RS (k,m) decoding (i.e. storage failures) can be done by the same matrixmatrix multiplication but with different inputs: the surviving blocks and the inverse of GT (rows in GT corresponding to failed units should be deleted before taking its inverse.)
1.1.2 Single Source Updating
In all storage systems, data updates are common. When source ‘data blocks’ are updated, ‘parity blocks’ also need to be updated for consistency. In EC, “instead of summing over all data blocks, we compute new parity blocks based on the change of data blocks.”
Ref: https://www.usenix.org/system/files/conference/fast14/fast14paper_chan.pdf
Here is the chart to visualize what to do for a single ‘data block’ update. Note d’2 is the difference between new and old data blocks.
1.2 ISAL EC  Software Architecture
In this section, software architecture of ISAL EC is explained in a reverseengineering way. In general, EC ‘parity blocks’ computing can be split into two steps.
 Step 1: Generate a precomputed lookup table (i.e.
g_tbls
orgf_tbl
).  Step 2: Encode / decode / update of
parity blocks
Source files erasure_code_test.c and erasure_code_perf.c are good resources to understand this computing flow.
1.2.1 Step 1
Step 1 takes in: number of ‘data blocks’, number of ‘paritiy blocks’, and RS codec types as input parameters, and generates: lookup table ‘g_tbls’ as output.
Step 1 is the preparation phase, and routines can be furtherly split into two categories.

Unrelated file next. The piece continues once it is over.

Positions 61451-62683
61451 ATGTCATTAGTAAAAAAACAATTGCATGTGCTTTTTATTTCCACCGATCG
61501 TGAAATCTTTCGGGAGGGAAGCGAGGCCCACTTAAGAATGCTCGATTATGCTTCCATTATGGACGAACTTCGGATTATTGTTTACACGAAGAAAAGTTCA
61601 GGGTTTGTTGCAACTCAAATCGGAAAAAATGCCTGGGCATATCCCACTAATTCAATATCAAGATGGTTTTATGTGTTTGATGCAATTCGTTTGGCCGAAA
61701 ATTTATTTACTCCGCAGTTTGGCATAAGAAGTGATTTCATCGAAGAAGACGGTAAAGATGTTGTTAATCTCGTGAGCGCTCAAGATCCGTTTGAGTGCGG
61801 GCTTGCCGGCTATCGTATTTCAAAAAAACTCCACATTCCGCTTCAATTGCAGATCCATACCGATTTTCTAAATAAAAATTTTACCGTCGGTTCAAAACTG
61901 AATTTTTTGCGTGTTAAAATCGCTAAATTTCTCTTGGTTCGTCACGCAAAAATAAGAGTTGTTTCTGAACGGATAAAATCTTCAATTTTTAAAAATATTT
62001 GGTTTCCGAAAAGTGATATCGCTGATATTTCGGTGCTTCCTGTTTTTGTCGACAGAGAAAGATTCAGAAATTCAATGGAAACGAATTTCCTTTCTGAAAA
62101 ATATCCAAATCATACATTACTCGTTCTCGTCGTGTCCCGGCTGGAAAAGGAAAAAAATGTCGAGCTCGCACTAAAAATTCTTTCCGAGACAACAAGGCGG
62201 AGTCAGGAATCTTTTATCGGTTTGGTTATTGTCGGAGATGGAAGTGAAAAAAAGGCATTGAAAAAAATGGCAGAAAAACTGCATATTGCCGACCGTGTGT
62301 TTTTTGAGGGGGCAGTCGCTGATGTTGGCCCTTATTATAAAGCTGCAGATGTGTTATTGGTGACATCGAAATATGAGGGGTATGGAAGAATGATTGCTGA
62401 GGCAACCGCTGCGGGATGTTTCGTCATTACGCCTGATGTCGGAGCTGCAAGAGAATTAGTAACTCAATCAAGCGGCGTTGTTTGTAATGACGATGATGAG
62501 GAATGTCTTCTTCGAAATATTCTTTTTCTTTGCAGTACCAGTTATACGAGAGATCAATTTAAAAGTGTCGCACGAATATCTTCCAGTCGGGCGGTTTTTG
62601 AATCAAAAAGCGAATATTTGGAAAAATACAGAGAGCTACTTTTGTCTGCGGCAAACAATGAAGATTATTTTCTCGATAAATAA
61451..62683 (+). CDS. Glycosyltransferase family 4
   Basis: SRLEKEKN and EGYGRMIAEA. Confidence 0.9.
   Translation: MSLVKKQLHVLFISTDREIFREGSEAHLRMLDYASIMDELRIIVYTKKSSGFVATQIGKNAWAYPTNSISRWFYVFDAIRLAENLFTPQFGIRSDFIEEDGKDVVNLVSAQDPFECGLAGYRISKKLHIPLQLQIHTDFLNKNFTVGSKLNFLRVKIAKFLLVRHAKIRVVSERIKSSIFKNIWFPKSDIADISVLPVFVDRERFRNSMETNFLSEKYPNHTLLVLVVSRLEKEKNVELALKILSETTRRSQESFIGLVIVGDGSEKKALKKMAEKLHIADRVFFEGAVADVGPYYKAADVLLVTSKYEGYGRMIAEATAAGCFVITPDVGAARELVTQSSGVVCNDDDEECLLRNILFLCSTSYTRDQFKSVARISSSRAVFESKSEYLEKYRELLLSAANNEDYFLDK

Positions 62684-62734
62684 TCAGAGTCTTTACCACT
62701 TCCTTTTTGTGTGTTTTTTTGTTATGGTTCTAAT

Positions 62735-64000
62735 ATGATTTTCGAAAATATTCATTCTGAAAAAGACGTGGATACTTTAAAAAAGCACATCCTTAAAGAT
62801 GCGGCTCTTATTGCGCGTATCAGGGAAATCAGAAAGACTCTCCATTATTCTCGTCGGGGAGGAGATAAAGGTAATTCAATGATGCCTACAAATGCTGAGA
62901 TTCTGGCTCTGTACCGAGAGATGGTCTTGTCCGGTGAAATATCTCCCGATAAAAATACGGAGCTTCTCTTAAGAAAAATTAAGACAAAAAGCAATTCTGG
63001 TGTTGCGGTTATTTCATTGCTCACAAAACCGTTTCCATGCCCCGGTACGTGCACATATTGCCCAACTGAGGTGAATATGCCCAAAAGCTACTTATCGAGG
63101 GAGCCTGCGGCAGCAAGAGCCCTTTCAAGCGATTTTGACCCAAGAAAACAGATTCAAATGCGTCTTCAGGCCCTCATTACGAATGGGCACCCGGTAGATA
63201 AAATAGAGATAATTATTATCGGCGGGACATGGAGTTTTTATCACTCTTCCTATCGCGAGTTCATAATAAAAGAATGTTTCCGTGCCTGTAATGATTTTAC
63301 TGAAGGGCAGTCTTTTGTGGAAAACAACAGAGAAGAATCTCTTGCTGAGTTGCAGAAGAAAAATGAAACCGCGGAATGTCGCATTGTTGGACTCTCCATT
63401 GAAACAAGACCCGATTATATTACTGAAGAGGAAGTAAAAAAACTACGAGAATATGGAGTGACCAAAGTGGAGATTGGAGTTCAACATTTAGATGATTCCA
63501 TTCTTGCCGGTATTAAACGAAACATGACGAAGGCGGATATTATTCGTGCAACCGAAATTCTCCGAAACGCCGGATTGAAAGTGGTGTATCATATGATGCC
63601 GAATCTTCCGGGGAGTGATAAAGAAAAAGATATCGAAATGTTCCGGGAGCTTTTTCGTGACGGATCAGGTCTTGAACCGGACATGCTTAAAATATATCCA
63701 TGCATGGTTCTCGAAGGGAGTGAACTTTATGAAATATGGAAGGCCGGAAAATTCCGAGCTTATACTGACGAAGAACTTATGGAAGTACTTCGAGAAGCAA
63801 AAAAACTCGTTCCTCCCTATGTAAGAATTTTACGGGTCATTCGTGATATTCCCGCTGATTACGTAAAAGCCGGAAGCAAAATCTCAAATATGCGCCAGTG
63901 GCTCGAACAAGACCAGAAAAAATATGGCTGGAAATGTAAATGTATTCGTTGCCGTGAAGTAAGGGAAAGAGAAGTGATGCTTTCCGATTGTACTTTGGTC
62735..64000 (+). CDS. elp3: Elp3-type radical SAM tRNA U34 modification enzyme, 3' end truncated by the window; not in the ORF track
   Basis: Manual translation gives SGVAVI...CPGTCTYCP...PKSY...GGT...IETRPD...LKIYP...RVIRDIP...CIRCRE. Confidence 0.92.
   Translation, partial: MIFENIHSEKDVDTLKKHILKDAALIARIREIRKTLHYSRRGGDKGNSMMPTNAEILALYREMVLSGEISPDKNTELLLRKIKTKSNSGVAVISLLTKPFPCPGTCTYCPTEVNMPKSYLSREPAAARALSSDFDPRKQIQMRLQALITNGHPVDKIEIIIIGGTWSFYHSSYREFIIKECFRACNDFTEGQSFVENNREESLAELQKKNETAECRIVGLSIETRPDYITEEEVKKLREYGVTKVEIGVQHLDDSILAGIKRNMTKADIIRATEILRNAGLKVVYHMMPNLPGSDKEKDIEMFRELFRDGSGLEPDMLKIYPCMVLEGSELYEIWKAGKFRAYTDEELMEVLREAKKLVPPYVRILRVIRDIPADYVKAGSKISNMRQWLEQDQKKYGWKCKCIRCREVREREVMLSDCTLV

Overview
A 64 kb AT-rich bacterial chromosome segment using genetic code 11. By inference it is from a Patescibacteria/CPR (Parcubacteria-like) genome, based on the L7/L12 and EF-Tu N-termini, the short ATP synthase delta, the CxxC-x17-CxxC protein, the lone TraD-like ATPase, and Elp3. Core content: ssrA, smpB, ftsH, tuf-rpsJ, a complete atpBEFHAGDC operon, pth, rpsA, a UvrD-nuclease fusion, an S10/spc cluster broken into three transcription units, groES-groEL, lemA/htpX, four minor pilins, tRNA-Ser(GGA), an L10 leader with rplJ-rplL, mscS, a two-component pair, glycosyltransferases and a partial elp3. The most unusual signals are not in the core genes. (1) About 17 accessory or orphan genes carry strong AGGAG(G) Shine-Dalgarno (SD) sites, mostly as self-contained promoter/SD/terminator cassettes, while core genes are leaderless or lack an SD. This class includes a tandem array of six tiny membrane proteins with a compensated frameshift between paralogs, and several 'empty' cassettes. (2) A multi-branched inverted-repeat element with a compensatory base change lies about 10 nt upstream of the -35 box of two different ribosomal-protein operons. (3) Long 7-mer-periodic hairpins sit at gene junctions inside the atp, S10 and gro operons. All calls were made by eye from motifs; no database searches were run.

Routines of Step 1 fall into two categories:
 gf(2^8) matrix generations. Depending on the type of codec, one of the routines below is called to generate a GT matrix.
 gf_gen_rs_matrix ( )
 gf_gen_cauchy1_matrix ( )^{1}
 gf_gen_decode_matrix ( )
 gf_invert_matrix ( )
 lookup table generation. The matrix generated above is used here to generate the lookup table (g_tbls).
 ec_init_tables ( )
1.2.1.1 ‘g_tbls’ Structure
One important output of Step 1 is the lookup table ‘g_tbls’. Each element in ‘g_tbls’ is 32bytes long. The table is twodimensional, with number of ‘parity blocks’ rows and number ‘data blocks’ columns.
Note: Mathematical analysis of this table is out of scope of this document. Audiences who are interested on that can refer to this paper^{2}
1.2.2 Step 2
Step 2 takes in: the lookup table (g_tbls) which is generated in the previous step, and the ‘data blocks’ as input parameters, and generates: ‘parity blocks’ as output.
Step 2 is the hot part, and socalled ‘kernels’ of EC.
Routines in Step 2 include:
 ec_encode_data ( )
 gf_ ? vect_dot_prod ( )
 ec_encode_data_update ( )
 gf_ ? vect_mad ( )
 gf_vect_mul ( )
There are two categories of handwriting assembly routines: gf_?vect_dot_prod ( ) and gf_?vect_mad / _mul ( ). Section 1.3 and 1.4 will cover the flow charts of them. Before that, there is one more problem to discuss: from an architectural independent userfacing public APIs, how they map into the lowlevel architectural specific assembly routines?
1.2.2.1 Multiple Architecture Dispatch Flow Chart